"Self-Reliance and Self-Sufficiency" (Chapter 5)Subscribe
Self-reliance and self-sufficiency certainly is the traditional American way - especially on the frontier, but is it the biblical way for churches? If we're talking about our relationship to the Lord, the church is in a relationship of utter dependence. God forms the church, empowers it, gifts it for service, and includes it in his mission to the world. If we're talking about the larger body of Christ, I see interdependence, not independence as the biblical model.
Although I still have some discomfort with these terms, in the end I found Callahan helpful in thinking through how small churches and their denominations relate to each other. It's easy to see how the two get into a co-dependent relationahip. One of the top five pressing issues identified by EPC pastors of small churches was "Resources: financial, human and physical." Constantly facing the lack of resources makes it easy to think, "We need some help from outside to survive." Or, "if we just had a financial boost, we could grow a little." The church wants help, the denomination wants to help, and sometimes it becomes a perpetual, unhealthy cyle and hard to bring to an end.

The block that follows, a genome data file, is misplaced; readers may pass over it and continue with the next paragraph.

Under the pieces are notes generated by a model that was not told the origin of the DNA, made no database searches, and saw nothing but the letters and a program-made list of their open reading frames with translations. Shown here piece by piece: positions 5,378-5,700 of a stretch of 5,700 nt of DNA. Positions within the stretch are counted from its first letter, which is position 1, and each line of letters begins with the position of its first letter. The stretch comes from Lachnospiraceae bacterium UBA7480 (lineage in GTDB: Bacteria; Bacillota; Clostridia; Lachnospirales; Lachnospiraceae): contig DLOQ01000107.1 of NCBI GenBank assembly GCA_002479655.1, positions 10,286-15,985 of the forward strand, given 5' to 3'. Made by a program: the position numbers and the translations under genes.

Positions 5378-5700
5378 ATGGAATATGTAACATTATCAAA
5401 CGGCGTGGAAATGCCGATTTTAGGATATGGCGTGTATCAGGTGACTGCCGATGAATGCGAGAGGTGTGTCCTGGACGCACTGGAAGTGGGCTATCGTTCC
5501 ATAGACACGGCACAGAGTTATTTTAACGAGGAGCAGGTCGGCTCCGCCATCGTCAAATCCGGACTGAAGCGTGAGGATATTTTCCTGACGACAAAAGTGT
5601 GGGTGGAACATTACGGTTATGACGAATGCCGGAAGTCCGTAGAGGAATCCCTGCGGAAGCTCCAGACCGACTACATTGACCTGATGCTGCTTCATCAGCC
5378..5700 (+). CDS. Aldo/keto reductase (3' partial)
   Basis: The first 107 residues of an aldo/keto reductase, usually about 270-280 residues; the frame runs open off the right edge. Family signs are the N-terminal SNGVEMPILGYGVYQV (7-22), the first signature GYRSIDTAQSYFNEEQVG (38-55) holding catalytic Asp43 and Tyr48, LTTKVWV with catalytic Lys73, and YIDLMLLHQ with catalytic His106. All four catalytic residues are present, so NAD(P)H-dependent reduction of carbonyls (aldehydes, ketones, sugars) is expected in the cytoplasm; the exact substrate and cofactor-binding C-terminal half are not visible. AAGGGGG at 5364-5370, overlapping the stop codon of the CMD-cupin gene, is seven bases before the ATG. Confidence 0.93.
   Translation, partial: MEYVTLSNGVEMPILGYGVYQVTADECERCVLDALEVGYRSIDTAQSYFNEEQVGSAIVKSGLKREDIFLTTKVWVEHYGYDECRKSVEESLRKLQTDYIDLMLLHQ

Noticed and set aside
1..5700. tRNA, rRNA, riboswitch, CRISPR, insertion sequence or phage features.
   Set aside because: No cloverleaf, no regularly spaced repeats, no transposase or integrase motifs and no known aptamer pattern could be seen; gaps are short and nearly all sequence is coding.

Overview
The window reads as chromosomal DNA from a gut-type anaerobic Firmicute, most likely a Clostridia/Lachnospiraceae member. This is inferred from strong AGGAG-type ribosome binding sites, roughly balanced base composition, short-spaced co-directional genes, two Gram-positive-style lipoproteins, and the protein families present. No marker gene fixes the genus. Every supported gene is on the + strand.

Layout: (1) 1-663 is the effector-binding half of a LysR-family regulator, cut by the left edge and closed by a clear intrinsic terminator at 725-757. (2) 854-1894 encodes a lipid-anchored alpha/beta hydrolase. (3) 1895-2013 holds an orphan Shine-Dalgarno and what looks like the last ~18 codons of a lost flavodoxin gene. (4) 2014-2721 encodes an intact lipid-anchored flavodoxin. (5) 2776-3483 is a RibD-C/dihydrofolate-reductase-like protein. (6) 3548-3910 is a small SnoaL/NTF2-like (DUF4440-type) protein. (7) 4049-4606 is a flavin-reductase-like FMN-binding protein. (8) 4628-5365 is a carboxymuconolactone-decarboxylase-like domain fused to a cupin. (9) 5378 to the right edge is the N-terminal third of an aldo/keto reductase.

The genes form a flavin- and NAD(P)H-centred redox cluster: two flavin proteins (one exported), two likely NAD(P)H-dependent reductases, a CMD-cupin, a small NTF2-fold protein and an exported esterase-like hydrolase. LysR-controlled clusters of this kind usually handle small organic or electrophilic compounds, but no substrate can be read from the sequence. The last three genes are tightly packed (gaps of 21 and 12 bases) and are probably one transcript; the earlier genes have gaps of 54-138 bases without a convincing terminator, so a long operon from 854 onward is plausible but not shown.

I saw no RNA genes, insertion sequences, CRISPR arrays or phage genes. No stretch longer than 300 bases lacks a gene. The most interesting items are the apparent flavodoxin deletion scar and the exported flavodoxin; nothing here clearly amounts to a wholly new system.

Being self-reliant and self-sufficient as a church is healthier than being co-dependant, but I think we have to draw some limits around what this means. Self-sufficiency gone to seed can cancel out dependence upon God. Self-reliance gone sour isolates us from others and doesn't demonstrate the unity of the body of Christ. I do think there is a way that small congregations can cultivate a healthy interdependence that expresses the unity of the the body of Christ and brings meaningful connections between leaders and churches.
Here's one example. Prior to my beginning as pastor of a small congregation, the church had received regular outside financial help, designated for the pastor's salary. For four years the church made little if any progress toward financial independence. When the previous pastor left, the congregation used the common small church budget balancing technique - going for a year or so without a pastor to pay. But in that period of time they decided that they would never again seek outside help for the pastor's salary. It had made them too dependent. They were determined never to ask for that kind of help in the future. Not too long after I arrived we did apply for funds made available by the General Assembly with the understanding that they would be dedicated exclusively toward various outreach and visibility-raising projects that we couldn't finance on our own. Did that put us in a co-dependent relationship? I don't think so. I think it was a cooperative arrangement, not a co-dependent one. The assistance gave a helpful boost for a couple of years and in the process the church got beyond struggling to simply survive.
Add your comments:
What kind of help would you find beneficial from your presbytery or the General Assembly? What kind of "help" would you rather not see?
What do you think of the idea that a pastor can give a church too much help (146-151)?
What helped you or raised questions for you in this chapter?